Thursday, March 04, 2010

What this case tells us about the BBC

There's more to this than meets the eye.

I'm not going to comment on the jail sentence which, as some commenter has already said, seems unduly harsh, but more about what this reveals about the prevailing ethos at the BBC.

It reveals just how immoral and seedy the BBC truly has become as an organisation. Once upon a time, "Auntie" held itself up as a paragon of virtue and high standards. What we now know - as evidenced by the employment of overpaid juvenile presenters who make dirty phone calls on air and the evidence of this case - is that the BBC is a cess pit of bed-hopping, cheating immorality.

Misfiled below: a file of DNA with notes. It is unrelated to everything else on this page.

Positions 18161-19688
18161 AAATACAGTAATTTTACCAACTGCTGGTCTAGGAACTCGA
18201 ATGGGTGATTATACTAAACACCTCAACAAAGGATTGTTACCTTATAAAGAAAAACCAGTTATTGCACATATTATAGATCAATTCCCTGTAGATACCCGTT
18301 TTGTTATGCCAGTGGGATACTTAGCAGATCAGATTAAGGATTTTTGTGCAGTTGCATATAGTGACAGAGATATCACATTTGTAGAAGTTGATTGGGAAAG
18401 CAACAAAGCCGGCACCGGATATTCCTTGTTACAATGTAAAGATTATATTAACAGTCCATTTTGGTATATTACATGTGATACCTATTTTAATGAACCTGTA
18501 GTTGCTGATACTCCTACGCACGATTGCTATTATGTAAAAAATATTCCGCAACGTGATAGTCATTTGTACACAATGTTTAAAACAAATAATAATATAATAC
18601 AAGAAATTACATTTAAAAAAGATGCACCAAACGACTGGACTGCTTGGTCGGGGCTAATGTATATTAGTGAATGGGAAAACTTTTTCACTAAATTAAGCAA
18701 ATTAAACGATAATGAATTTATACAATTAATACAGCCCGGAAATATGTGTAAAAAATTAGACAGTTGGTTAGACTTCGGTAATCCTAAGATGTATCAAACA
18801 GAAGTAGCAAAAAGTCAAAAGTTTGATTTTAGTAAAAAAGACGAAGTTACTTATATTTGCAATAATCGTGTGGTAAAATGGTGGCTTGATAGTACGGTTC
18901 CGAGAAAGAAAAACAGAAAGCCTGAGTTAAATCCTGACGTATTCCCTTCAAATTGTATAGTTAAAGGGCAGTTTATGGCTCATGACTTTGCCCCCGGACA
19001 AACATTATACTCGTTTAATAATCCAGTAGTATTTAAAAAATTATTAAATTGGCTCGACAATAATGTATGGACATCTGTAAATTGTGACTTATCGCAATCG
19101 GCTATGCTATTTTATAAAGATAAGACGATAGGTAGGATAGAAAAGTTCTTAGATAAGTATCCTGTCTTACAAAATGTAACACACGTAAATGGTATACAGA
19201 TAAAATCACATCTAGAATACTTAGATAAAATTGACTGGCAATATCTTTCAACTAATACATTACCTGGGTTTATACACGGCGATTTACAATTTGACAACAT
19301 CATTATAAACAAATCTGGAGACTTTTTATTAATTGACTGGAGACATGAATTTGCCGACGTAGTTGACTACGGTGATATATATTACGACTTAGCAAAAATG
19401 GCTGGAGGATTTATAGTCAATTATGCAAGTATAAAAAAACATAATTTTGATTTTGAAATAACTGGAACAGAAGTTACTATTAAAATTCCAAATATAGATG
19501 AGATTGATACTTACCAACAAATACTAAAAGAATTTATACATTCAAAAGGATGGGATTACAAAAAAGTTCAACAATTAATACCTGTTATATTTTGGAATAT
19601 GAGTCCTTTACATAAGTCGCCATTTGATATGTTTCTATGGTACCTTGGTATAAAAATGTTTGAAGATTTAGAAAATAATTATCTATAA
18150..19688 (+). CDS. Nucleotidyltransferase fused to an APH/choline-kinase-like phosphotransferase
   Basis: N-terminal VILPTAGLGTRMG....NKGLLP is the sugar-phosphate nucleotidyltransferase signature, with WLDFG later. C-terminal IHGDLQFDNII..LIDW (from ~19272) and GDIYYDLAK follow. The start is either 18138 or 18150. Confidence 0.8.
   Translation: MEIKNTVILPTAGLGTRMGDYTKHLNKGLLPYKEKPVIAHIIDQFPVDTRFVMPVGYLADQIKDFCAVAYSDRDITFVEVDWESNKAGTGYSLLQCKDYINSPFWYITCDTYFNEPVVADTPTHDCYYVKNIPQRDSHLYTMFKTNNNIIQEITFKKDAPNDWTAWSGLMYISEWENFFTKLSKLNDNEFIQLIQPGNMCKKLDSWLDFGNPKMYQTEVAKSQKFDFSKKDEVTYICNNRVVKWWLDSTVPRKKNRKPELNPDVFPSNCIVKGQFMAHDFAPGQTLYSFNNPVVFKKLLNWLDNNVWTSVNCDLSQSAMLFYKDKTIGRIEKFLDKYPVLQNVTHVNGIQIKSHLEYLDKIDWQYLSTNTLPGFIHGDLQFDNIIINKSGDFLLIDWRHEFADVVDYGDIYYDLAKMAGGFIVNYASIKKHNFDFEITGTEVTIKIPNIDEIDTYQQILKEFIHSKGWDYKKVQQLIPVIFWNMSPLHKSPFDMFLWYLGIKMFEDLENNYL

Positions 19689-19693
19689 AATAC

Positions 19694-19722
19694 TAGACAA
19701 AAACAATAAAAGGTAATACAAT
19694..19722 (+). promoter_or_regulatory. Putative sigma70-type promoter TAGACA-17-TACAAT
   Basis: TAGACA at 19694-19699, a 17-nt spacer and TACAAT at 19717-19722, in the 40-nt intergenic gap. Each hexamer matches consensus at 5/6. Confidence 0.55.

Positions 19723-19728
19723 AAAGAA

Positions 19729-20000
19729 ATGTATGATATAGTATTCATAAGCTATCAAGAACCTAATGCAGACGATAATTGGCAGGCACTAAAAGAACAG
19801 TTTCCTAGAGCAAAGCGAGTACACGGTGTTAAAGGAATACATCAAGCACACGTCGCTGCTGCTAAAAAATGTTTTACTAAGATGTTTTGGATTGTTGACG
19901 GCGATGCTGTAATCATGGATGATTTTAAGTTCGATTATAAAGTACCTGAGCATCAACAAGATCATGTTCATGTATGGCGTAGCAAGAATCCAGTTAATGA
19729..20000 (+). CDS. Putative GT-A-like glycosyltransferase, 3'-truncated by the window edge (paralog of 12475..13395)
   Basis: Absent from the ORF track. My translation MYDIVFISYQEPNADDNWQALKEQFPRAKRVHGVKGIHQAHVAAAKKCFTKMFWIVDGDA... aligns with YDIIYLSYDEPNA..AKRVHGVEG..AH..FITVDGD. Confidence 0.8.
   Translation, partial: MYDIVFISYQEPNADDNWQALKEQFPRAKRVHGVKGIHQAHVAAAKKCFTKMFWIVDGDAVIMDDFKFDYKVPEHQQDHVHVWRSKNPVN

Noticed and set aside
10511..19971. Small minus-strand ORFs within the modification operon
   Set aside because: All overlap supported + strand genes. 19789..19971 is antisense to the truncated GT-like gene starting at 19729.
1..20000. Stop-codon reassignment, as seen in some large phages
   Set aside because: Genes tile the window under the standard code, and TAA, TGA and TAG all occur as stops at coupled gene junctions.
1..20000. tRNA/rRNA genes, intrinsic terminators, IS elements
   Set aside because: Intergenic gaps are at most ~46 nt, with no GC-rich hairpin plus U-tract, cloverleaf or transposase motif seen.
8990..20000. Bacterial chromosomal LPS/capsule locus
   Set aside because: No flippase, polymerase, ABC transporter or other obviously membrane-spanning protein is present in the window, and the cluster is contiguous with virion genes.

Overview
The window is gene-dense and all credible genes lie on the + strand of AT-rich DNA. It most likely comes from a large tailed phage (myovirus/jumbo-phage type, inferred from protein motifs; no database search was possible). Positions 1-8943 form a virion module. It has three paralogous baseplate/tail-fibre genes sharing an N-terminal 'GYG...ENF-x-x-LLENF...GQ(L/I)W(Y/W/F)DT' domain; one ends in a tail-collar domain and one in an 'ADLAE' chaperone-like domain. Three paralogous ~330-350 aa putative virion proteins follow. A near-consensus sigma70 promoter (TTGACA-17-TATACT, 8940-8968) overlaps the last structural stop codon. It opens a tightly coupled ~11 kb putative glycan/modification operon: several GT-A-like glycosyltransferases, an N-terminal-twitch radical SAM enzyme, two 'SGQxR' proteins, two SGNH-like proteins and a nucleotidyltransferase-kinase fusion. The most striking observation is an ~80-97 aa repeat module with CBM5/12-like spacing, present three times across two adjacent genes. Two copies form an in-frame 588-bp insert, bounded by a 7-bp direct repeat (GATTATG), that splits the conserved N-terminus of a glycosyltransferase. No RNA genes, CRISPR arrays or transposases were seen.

In essence, the BBC is a microcosm of progressive liberalism and indicative of society in general under progressive liberalism - a showy surface of respectability underneath which lurks a filthy rotten body.


JPT said...

Well said.

bernard said...

You're a bit late to the table with this one, Stan me old china.
The BBC has come under scrutiny from several directions recently, especially from rival commercial broadcasting stations that are feeling the pinch from it's ever-expanding monopoly of the airwaves.
It's pretty clear that the BBC (both in TV & radio)has, among other things, become a tax funded 'knocking shop' as witnessed by the shear number of superfluous, young nubile women that are employed (@ 30K plus)to do overlapping/duplicated jobs. (there are about six that present the weather forecasts alone).
The fact that some snot-faced, two-bit producer has been caught trying his luck with some of them comes as no surprise at all, and certainly no surprise to the commercial companies trying to compete for audiences.